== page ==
Hop on Board , the Pinterest craze!
In 2010 a group of web designers launched Pinterest, a photo and content sharing website that connected users (registration required which was easy to do through Facebook) to any and every type of content desired with a simple ‘Pin‘, which then is added to categories of Boards – “A Board of Intentions”- that can be accessed at any time. Whether it be photos of recipes for immune boosting recipes to fight a cold or a tutorial on how to master knitting a scarf, Pinterest will save it for you. Today Pinterest has joined the likes of the Internets top search engines as a way for users to shop, build, and create a desired lifestyle. What’s better than your Googles and Yahoo’s is that Pinterest filters searches into your personal interests. (P)interest- get it!?
Unlike Facebook and Twitter, Pinterest does all the organizing for you while also allowing you to create different categories of boards to place the pins you can use to plan your future/accomplish your goals or pull up at another time.
Not into knitting or cooking not in your area of expertise? Not a problem. (Although Pinterest takes you to sites that virtually give you lists of what to get and step by step videos on what to do..just sayin’.) Pinterest is geared towards all types of social media users from everyday students to physicians, health organizations and even nonprofits.
As of late, Pinterest has become an extension platform for heath organizations to primp their image- literally. By sharing image hyperlinks with users with similar tastes and interests, audiences can get endless visuals that by simply clicking lead to informational content rather than skimming lengthy readings or seeing an Ad and having to do the work of going home and researching/following up on the organizations..if they even remember to.
For health organizations, it can be a task to use Pinterest to an advantage due to the 30 billion Pins the site has mustered. Lucky for you, I’ve mastered the art of Pinterest-ing. And I’m happily willing to share:
*Gather your Audience-
Pinterest connects with Facebook and Twitter, therefore you can start by easily starting up your organizations Pinterest from either.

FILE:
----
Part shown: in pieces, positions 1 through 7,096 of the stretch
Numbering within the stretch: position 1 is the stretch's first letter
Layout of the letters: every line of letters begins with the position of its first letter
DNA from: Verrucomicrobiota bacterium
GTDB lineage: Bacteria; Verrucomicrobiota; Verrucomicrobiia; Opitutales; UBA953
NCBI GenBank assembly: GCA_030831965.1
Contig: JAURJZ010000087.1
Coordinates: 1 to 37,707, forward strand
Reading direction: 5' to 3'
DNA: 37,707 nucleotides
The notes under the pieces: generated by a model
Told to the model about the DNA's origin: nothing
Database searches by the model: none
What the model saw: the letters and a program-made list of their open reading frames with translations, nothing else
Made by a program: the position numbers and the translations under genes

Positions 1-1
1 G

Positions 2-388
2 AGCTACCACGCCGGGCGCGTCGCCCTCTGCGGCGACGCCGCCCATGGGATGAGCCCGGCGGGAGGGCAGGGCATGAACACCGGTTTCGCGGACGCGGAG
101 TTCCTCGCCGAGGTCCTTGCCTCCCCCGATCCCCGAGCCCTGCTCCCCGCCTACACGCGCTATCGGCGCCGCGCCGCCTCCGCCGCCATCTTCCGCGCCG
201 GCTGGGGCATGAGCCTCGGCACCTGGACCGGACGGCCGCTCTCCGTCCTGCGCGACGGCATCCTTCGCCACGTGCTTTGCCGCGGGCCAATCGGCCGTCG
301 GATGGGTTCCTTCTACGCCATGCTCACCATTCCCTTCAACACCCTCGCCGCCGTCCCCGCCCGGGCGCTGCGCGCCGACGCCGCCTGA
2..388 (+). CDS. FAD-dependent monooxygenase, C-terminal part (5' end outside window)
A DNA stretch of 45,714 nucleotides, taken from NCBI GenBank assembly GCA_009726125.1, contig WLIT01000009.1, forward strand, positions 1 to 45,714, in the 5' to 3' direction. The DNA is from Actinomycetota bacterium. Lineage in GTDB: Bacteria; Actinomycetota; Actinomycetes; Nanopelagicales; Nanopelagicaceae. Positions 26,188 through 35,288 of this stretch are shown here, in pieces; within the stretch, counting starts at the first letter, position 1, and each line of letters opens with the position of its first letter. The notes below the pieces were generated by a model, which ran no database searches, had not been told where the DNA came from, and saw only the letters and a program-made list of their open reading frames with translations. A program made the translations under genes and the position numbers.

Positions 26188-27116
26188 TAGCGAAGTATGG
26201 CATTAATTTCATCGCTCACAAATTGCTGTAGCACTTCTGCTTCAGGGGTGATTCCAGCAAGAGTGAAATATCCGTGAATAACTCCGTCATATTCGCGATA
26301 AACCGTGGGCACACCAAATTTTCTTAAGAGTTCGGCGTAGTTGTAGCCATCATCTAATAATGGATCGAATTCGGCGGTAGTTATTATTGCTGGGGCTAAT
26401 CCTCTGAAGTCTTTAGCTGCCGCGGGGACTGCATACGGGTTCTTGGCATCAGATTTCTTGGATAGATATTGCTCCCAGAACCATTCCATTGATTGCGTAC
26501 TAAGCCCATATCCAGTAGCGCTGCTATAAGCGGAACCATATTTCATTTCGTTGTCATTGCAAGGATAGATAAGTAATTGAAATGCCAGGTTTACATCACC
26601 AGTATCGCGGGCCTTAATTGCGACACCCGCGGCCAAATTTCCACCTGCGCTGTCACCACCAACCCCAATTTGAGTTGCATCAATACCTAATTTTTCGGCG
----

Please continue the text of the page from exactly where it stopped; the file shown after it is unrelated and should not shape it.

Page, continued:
Pinterest automatically links your followers so you can choose your audience from there. It will provide a list of ~
- People you May Know
- Who to Follow
- Who to Invite for those who have not utilized Pinterest yet.* This is a perfect way to A) Inform audiences you are now an active member of Pinterest so they can access the content you share and B) Join to then Pin and share. * Always partner up with other organizations to help them get their word out.
Now that you know your audience, keep these statistics in mind-
- 87% of Pinterest users are Women
- 12% of adults online use Pinterest
- 75% of Pinterets traffic comes from mobile users using the app
- Photos online are starting to come with a ‘Pin it’ app
With this information consider this…
- Women are typically the head of the household that are making healthcare decisions. Make it attractive through a motherly aspect. So make it inviting and safe (don’t use any risky websites or any content with potential viruses attached) Obviously.
- Adults don’t need the flashy complicated visuals. Be professional while also appealing
- Apps are made to give users easier access so don’t complicate them with the hassle of overwhelming their feed with too much text or distractions
- Make sure you incorporate high-quality images and strong visuals so users are more inclined to share
* Pin with a Purpose-
Take advantage of the personal aspects Pinterest enables. So SHARE! Pinterest is filled with curious seekers so when sharing informative info-graphics or beneficial articles you’re telling users your purpose on here is to share helpful information in relation to your health organization rather than pinning pointless clutter that doesn’t reach with your audiences. Make sure whatever your organization pins demonstrates what your organization is about.
< See how health organization Operation Smile shares a photo of a current event that features their organization and how much attention it’s getting. Lights flashing, a carpet gala and celebrities?! This will get some attention.
Use the photo sharing abilities to your organizations advantage. Pin photos/videos of works in progress or pin your organizations Logo with a caption that encourages people to take a look.
Although it’s important to stay focused, it can help to occasionally stray from your organizations direct focus and share some other health related pins such as recipes, D.I.Y remedies, or good reads related to your organization. For example, if your organization/nonprofit centers around Diabetes prevention, share a diabetic-friendly food blog that gives recipes for alternative meals.
One particular nonprofit that utilizes Pinterest in a way that meets all expectations mentioned above is the Life Foundation, an organization aiming to end HIV/AIDS and help those who suffer.
The organization is organized into an array of different boards, each telling what information is in each. They have~
- the events that share what their organization is up to
- an informational board filled with infographics and statistics
- Prevention board with updates on the organization and direct images related to their logo organization all together
- A board that helps other nonprofits and social medias get their message out
Here are some their pins look like on an actual feed. Each contains brief bits of information below images that demonstrate family friendly topics and short but startling statistics.
I highly recommend Pinterest as a tool to boost a health organizations image. With it being the third most used social media, Pinterest is bound to reach the masses when used right! ^^^